As an adult, I’ve supposedly grown out of such things but I still find on my walks to and from the station that I make games from, or “gamify” my walks. For example, I have a rule that says that a car should not drive in front of you when you’re crossing a driveway or a street. Sometimes this rule extends to cracked pavers or pavers with access points in them. At the same time, while you can increase or decrease your pace, you can’t actually stop walking.

I don’t do this with normal middle-of-the-day walking, just the walks to and from the station. The streets are fairly quiet and there’s a fair chance that you’ll “win”. It also helps keep me distracted and lowers stress. It gives me a small slice of time when I’m not thinking about work or problem-solving.
I'm sure that it probably looks pretty funny from the outside though.

And now for something completely different...

Finally, if you've never seen John Cleese's silly walks sketch, you've missed something amazing, so here it is;


SF said...

So, this is a bit out there... Background, I've never been diagnosed with Asperger's, but my son has, and I certainly share a lot of traits with him.

This post made me think of a comment I got, oh, 30 years ago. I grew up in the same small town my great-grandfather moved to circa 1900. I was in the local high school talent show, and afterward a little old lady I didn't know came up to me, congratulated me, and told me I walked just like my great-grandfather. I've never known what to make of that.

I don't think of myself having an "unusual gait". But something in how I walk caught the eye of someone who associated it with someone I never met who had been dead nearly 40 years at that point. This feels like the first thing I've ever heard which might make sense of that.

tick said...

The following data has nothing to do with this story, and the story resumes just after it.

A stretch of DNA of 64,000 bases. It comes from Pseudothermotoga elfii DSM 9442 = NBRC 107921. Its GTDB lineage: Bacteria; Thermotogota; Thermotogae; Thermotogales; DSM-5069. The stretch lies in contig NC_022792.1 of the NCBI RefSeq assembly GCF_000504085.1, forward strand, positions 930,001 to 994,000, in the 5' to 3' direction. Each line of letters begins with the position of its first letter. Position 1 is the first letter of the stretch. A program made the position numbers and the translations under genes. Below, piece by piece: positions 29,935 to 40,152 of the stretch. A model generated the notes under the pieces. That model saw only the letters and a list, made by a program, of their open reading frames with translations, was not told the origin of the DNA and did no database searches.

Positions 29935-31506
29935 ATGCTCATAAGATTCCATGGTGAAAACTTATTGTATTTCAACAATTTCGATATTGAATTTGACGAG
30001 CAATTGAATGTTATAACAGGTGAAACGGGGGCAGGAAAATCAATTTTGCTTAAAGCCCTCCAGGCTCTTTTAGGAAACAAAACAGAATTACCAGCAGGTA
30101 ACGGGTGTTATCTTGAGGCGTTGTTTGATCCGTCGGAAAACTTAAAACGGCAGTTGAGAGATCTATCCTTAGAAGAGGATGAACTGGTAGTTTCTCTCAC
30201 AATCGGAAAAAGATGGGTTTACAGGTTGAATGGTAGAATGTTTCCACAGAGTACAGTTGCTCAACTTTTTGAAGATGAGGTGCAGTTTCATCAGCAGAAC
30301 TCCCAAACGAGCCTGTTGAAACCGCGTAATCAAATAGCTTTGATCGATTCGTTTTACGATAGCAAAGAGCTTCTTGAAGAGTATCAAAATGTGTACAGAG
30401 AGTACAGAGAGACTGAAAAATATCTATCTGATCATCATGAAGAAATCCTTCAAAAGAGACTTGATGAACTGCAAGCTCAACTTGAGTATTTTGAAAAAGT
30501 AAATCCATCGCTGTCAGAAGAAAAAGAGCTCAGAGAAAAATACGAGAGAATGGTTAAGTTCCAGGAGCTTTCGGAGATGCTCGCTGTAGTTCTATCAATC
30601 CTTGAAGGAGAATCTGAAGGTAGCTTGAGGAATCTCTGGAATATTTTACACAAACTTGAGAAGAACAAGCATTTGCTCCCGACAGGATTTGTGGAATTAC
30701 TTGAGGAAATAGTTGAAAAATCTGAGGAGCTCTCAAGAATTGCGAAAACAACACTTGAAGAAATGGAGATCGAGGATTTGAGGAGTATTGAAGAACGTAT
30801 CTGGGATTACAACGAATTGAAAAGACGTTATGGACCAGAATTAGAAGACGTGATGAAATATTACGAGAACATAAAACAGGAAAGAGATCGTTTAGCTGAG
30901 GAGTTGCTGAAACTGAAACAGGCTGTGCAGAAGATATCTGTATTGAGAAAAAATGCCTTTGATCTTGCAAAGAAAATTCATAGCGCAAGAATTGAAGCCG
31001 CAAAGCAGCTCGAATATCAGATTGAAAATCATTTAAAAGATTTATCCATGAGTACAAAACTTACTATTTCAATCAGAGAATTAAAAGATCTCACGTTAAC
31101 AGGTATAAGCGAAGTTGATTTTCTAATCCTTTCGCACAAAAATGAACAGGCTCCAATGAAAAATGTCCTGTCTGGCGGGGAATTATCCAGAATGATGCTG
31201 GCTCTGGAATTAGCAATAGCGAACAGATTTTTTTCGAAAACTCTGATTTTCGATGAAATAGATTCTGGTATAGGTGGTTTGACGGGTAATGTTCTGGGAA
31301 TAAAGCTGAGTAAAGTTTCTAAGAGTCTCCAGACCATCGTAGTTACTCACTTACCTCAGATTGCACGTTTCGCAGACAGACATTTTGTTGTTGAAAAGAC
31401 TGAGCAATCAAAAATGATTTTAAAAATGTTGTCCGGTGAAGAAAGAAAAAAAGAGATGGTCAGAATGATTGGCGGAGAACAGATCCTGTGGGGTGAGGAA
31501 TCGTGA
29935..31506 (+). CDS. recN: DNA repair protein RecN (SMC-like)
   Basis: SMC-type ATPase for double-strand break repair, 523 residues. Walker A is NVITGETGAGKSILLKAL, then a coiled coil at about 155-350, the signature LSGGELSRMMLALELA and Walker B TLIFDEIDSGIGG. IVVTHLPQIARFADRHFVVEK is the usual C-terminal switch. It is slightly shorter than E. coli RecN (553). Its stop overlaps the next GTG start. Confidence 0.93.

I don't have low muscle tone but I still at 45 sit on my feet and I have an odd gait. My mom says I walk like my dad(who I'm nearly certain must have had Aspergers, too) and others comment that I walk "like a guy" or that I walk kinda strange. What ever it is that I do apparently my odd walking style gets even worse(or better depending on how you want to think about it)when I wear a skirt. Anyhoo, I don't know if it's Asperger's or something unconnected. Also I tend to look at my feet as I walk though I think that is mostly to cut down on too much visual stimulation in certain situations.

Ericka Aspiegirl said...

thats so cool! ive heard about the unusual gait, but i never read much about it, or looked into it. i certainly fit into the overextended joints, i could do things i shouldnt have been able to do, and now i realize its not because of flexibility as much as it is about the hyperextensions... kinda frustrating.

ive been reading some things that might point autism and other things to a misfiring MTHRFR gene (or something like that - i know it looked like a swear word abbreviation :P ) and it makes your cells unable to absorb folic acid or something? i wonder if all of this: autism, gut issues, muscle issues, hyperextensions... all connected to that folic acid deficiency..